for the week -
This has been a rather busy week as the legislation moved into its most active phase as we near the end of session.
Here are some of the issues we discussed and confronted.
LD 1781 (HP 1227). "An Act To Encourage New Major Investments in Shipbuilding Facilities and the Preservation of Jobs"
Yes, this does come with a hefty price tag. I did have to consider that price tag and the other impacts of this bill. The bill seeks to provide tax adjustments to General Dynamics - the company and the owner of Bath Iron Works.
Given that Bath Iron Works employs so many local people, and given that Bath Iron Works is the largest employer in that state, I find it so important to retain employment. When an employer as large at Bath Iron Works has to compete with other national interests, it is important to keep our own needs here in the state of Maine in mind.
I voted to approve this bill - it just makes sense “on the street.”
As the Bangor Daily News reported yesterday, “The debate has centered on whether the state receives enough return for the investments, which in this case comes in the form of lost tax revenue on one hand and more than 5,000 high-paying jobs with benefits on the other.
“There is no denying that Bath Iron Works is a statewide economic driver,” said Rep. Jennifer DeChant, D-Bath, who sponsored the bill. “Please don’t tell me that it’s too big to fail. … There are other shipyards that are growing their capacity to compete.” “
LD1666 - An Act To Ensure the Successful Implementation of Proficiency- based Diplomas by Extending the Timeline for Phasing in Their Implementation
This bill has received a great deal of attention for a great number of reasons. The original bill, sponsored by Representative Tori Kornfield sought to delay the full implementation of proficiency based diplomas for one year. Her reasoning was that students who can not meet the strict declarations of proficiency in all eight content areas would be denied a diploma. That didn’t seem fair.
In the committee discussion, Representative Heidi Sampson proposed the complete removal of all proficiency based diploma criterion. Needless to say, this is a radical proposal and for me violated the good sense of due process because schools and individuals would not have sufficient time to give testimony. At the same time, for me, this amendment rendered all the work of all the teachers and administrations in the state who have given this initiative a good faith effort into a invalid condition. I could never have supported this amendment.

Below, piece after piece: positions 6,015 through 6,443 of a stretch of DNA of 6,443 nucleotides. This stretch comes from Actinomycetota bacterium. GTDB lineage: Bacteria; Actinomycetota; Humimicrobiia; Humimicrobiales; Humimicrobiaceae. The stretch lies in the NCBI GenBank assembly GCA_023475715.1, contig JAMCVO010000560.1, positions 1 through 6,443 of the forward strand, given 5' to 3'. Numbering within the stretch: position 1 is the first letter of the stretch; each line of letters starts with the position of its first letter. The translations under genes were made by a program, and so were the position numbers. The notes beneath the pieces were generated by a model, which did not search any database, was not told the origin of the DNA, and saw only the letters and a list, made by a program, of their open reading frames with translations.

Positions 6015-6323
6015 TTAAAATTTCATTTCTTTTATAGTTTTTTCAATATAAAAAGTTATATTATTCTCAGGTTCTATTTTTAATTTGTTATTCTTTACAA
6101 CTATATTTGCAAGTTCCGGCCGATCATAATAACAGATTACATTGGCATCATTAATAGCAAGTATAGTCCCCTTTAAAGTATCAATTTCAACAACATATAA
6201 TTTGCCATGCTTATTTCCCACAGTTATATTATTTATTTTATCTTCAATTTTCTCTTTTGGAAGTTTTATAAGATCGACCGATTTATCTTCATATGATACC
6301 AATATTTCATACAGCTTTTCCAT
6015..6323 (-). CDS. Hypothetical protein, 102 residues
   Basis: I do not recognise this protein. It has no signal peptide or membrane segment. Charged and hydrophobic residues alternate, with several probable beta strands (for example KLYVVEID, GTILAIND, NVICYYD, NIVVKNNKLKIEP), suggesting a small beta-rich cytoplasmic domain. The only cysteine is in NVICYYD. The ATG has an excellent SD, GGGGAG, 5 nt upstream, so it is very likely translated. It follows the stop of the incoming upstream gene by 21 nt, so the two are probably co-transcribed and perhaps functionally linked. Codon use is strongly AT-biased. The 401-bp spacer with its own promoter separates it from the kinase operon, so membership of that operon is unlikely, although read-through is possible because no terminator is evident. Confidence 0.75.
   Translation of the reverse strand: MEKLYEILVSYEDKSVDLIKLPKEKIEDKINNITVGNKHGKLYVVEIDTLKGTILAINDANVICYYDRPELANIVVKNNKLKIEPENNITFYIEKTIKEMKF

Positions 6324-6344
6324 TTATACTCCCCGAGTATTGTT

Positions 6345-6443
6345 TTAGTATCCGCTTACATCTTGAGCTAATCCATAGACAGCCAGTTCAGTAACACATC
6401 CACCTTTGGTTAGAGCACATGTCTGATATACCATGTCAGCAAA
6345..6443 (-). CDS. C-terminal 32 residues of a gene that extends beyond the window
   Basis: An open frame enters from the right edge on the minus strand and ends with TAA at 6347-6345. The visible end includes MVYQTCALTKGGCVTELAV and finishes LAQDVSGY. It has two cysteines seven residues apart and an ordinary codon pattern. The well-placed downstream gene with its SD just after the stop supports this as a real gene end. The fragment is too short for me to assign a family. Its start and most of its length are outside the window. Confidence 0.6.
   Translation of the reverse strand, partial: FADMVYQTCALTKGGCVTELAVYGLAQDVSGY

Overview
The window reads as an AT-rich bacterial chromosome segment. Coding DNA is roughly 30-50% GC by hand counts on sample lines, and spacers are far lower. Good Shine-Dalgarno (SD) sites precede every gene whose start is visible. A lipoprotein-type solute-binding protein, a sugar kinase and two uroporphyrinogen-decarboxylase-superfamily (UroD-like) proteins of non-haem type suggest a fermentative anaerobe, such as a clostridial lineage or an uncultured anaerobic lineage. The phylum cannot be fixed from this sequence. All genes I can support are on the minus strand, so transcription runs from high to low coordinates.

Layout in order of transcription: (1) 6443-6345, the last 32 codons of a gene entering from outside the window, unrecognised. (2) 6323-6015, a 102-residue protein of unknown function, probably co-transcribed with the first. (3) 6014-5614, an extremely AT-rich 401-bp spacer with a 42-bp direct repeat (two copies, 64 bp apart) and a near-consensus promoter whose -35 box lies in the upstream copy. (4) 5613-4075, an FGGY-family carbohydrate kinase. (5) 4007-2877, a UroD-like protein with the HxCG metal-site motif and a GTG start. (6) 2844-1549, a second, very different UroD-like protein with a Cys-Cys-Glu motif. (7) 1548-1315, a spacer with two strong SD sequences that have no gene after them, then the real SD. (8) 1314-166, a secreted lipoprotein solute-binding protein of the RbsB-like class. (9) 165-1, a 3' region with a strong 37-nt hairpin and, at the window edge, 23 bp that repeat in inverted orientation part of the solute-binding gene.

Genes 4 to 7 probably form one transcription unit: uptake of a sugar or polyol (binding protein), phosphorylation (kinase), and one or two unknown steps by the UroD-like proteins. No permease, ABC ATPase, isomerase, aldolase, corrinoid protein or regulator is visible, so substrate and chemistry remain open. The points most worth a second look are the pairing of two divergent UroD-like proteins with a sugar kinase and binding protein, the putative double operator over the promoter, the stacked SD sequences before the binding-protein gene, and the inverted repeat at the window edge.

The development of the proficiency based diploma has an important history. The diploma requirements were originally begun by the current administration in 2012. Since the election of the current governor, we have seen at least six different commissioners of education. We have not seen effective leadership to make the proficiency diploma real for the schools in the state. Much confusion has resulted.
As the Lewiston Sun-Journal writes, “Repealing proficiency-based diplomas would be a radical change in education policy. The proficiency-based diploma legislation, passed in 2012, was touted by Gov. Paul LePage as one of his key education reform efforts, which included introducing charter schools to the state and issuing A-F report cards for schools.” (Lewiston Sun Journal)
It may very well be time to remove the mandate for the proficiency based diploma - we have lacked leadership, there are many misinterpretations, and there are no clear directions or guidance.
If we believe that local school districts are the awarding agency for diplomas, should not the decision about the requirements for that diploma belong to the local educational agency. The town/city school board awards a diploma, not the state of Maine.
Weekly Calendar of Legislative Events/Meetings
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